A Note from Another Time

We celebrated All Saints Day today in worship. This got me thinking of some of the saints in my life who have gone before me.

My grandfather, William Steven Matthews, Jr., thwacked this note out on a typewriter in 1940. It is interesting to look at what he wrote compared to where we are today. He wasn’t a pastor only a layperson. As he grew up he was very well-read and taught Bible Studies for many years and sang in the choir at his home church. He wrote at the age of 18. Soon he would go into the Marines and into officers school during World War II. If he were to be alive today, I wonder what his thoughts would be with the current state of the church, his beloved United Methodist denomination, and our nation?

What the Church Should Mean to the World


A large factory employs a good-sized personnel to carry on the business of instructing the thousands of workers in the plant in the desires of the executive body of the company. If, for any reason, this personnel were eliminated or failed to establish communication between the executive branch and the workers, millions of workers would be without guidance and direction and the resultant confusion might easily develop to riot or apportions. 

The world today is people with nation after nation, race after race, millions upon millions of persons who have lost their contact with the executive power, the guiding hand — God. They have lost this contact because of the absence of the necessary personnel which should establish, maintain, and interpret the communication. This missing personnel is the Christian Church.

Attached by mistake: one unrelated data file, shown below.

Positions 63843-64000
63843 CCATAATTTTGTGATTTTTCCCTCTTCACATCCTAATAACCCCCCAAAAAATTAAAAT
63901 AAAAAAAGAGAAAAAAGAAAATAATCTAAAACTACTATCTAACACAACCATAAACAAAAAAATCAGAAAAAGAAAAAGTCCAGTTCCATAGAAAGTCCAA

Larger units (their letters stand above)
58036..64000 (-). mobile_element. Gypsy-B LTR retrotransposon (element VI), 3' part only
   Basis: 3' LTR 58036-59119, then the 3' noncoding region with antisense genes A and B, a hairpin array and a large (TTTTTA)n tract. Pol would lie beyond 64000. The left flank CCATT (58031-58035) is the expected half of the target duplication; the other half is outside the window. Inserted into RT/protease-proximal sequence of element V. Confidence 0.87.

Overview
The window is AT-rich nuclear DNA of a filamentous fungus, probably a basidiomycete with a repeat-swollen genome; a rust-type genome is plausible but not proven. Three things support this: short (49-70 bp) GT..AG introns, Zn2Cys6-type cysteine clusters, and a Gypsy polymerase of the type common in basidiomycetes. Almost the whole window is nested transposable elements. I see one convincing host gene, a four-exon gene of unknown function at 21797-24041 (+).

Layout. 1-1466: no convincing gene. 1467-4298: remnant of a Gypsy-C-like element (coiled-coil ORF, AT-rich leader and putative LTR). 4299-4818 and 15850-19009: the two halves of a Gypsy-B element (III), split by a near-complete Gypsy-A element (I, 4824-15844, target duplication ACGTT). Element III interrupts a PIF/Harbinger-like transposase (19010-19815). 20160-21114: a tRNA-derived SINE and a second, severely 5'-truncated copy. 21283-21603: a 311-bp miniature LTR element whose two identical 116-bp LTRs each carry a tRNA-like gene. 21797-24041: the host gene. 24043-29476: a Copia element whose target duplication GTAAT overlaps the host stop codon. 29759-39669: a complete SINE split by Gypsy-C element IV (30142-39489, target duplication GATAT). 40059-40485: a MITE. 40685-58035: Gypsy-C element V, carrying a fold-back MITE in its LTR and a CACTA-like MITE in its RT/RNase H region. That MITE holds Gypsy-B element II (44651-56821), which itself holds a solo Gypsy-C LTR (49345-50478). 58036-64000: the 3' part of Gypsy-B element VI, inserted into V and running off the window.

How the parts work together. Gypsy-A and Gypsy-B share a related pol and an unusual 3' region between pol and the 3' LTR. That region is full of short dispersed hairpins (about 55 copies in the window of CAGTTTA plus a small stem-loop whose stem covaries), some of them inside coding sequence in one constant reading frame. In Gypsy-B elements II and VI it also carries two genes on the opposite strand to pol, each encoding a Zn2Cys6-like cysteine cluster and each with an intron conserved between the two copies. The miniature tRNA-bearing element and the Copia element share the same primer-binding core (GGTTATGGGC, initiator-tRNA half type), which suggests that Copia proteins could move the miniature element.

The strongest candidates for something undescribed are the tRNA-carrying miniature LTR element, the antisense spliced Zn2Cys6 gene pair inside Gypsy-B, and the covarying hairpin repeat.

In Europe, especially, the Church as an intermediate between God and man has suffered crushing, crippling blows. In Nazi Germany it was rendered all but completely impotent by forces of avarice and greed. The same was true in Italy, Russia, and Japan. Through war the work and influence of the church has been rendered nearly negligible in over half the world. men are running amok in mad attempts to save themselves from each other, wildly floundering about in hysteria without the spiritual guidance which all the world needs. 

In these days of chaotic turmoil on other continents, the United States and the rest of the Americas alone stand free from the ravages of war. Here the Christian Church still has influence, still maintains the connection between men and the Power for all-good. It is our sacred duty as thinking people in a free country where free thinking, free speaking, and love of God and His wishes are not suppressed, to support and sustain the church as the great connecting link between the Executive – God – and mankind, His workers in God’s own industrial plant, the world. 

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